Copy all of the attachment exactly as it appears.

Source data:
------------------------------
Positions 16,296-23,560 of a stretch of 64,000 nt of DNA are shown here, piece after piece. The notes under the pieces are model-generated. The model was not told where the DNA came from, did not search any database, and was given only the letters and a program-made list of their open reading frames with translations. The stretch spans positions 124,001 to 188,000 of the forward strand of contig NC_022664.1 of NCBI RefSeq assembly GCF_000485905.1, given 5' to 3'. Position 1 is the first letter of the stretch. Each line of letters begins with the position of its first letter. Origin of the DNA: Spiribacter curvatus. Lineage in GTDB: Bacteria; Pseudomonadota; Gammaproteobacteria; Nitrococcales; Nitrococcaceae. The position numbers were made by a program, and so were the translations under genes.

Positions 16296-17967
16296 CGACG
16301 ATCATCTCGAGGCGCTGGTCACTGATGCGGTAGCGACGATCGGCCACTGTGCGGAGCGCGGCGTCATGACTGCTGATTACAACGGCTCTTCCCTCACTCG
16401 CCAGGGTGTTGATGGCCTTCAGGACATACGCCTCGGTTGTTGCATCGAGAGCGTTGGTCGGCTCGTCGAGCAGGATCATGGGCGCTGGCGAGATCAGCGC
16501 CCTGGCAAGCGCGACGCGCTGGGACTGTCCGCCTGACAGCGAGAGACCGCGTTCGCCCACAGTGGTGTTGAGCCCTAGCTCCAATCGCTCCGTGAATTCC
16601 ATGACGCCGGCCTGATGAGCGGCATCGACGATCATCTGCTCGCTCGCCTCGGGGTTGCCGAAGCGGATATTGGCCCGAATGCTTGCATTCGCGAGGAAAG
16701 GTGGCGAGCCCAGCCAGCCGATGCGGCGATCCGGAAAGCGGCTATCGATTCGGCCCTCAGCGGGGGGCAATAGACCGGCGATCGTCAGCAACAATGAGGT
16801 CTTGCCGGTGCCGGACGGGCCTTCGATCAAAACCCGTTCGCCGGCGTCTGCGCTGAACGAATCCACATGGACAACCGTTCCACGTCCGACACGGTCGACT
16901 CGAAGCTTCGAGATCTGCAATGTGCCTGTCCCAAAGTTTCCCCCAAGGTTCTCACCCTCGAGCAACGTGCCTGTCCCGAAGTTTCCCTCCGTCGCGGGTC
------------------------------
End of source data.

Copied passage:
Positions 16,296-23,560 of a stretch of 64,000 nt of DNA are shown here, piece after piece. The notes under the pieces are model-generated. The model was not told where the DNA came from, did not search any database, and was given only the letters and a program-made list of their open reading frames with translations. The stretch spans positions 124,001 to 188,000 of the forward strand of contig NC_022664.1 of NCBI RefSeq assembly GCF_000485905.1, given 5' to 3'. Position 1 is the first letter of the stretch. Each line of letters begins with the position of its first letter. Origin of the DNA: Spiribacter curvatus. Lineage in GTDB: Bacteria; Pseudomonadota; Gammaproteobacteria; Nitrococcales; Nitrococcaceae. The position numbers were made by a program, and so were the translations under genes.

Positions 16296-17967
16296 CGACG
16301 ATCATCTCGAGGCGCTGGTCACTGATGCGGTAGCGACGATCGGCCACTGTGCGGAGCGCGGCGTCATGACTGCTGATTACAACGGCTCTTCCCTCACTCG
16401 CCAGGGTGTTGATGGCCTTCAGGACATACGCCTCGGTTGTTGCATCGAGAGCGTTGGTCGGCTCGTCGAGCAGGATCATGGGCGCTGGCGAGATCAGCGC
16501 CCTGGCAAGCGCGACGCGCTGGGACTGTCCGCCTGACAGCGAGAGACCGCGTTCGCCCACAGTGGTGTTGAGCCCTAGCTCCAATCGCTCCGTGAATTCC
16601 ATGACGCCGGCCTGATGAGCGGCATCGACGATCATCTGCTCGCTCGCCTCGGGGTTGCCGAAGCGGATATTGGCCCGAATGCTTGCATTCGCGAGGAAAG
16701 GTGGCGAGCCCAGCCAGCCGATGCGGCGATCCGGAAAGCGGCTATCGATTCGGCCCTCAGCGGGGGGCAATAGACCGGCGATCGTCAGCAACAATGAGGT
16801 CTTGCCGGTGCCGGACGGGCCTTCGATCAAAACCCGTTCGCCGGCGTCTGCGCTGAACGAATCCACATGGACAACCGTTCCACGTCCGACACGGTCGACT
16901 CGAAGCTTCGAGATCTGCAATGTGCCTGTCCCAAAGTTTCCCCCAAGGTTCTCACCCTCGAGCAACGTGCCTGTCCCGAAGTTTCCCTCCGTCGCGGGTC